The difference might be that you were told. If OP could have done anything differently, it might have been to be clearer about the process with everyone so there was no confusion. But that certainly doesn’t warrant the unprofessional reaction from the coworker.

      Reply
    2. Rusty Shackelford

      This would be the best way to prevent a repeat of the situation in the future. Send everyone their headshots, let them pick a pose, and tell them the pose they pick will get minor touch-ups (color correction, glasses glare, stray hairs, idiots making bunny ears behind you). It’s a lot easier than going through two rounds of approval.

      Reply
  39. Is it Friday Yet?

    If you are having trouble deciphering whether you took it too far or should have done something differently, I would recommend reaching out to a mentor or someone else in your field. A professor you really liked from college perhaps? Choose someone who you trust will be honest with you.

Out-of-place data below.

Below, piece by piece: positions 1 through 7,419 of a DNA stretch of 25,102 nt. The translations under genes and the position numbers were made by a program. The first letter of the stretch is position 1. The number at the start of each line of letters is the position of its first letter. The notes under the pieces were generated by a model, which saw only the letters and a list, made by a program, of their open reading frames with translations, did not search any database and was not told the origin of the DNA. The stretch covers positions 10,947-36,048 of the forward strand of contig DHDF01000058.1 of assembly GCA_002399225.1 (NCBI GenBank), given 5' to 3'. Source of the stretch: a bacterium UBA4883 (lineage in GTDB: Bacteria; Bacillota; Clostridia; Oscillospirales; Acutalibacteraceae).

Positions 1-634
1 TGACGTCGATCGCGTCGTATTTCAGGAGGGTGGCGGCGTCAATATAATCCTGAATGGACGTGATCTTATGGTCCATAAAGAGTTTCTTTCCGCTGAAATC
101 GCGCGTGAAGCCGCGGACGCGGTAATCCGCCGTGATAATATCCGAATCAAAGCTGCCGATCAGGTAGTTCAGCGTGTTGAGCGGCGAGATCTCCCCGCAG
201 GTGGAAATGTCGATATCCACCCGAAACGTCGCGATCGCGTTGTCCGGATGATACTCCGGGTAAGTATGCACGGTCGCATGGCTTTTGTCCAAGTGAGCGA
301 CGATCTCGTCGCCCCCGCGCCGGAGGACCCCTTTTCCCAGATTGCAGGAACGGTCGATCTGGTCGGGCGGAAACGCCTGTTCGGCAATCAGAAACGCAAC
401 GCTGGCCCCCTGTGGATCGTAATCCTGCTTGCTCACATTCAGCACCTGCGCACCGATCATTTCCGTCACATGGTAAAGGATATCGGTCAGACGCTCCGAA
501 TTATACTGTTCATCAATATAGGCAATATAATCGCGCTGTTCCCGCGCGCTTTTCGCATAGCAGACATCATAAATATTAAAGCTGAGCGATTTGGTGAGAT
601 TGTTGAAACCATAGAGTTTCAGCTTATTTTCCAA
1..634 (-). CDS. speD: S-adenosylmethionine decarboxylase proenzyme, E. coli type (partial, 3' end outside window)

If you aren’t questioning your edits, than I would choose to ignore it unless she brings it up with you directly. At the end of the day, it’s only one picture on a website. This isn’t life or death. No one is going to die. I wouldn’t spend too much time worrying about it.

    Reply
    1. Stellaaaaa

      I think there’s a sub-issue where this actually isn’t OP’s field. She’s not a photographer, nor is she a professional graphic designer. It’s not like a trained photographer made flubs that a real photog should know to avoid. The person in charge of HTML was given a bunch of lousy pics to edit and upload.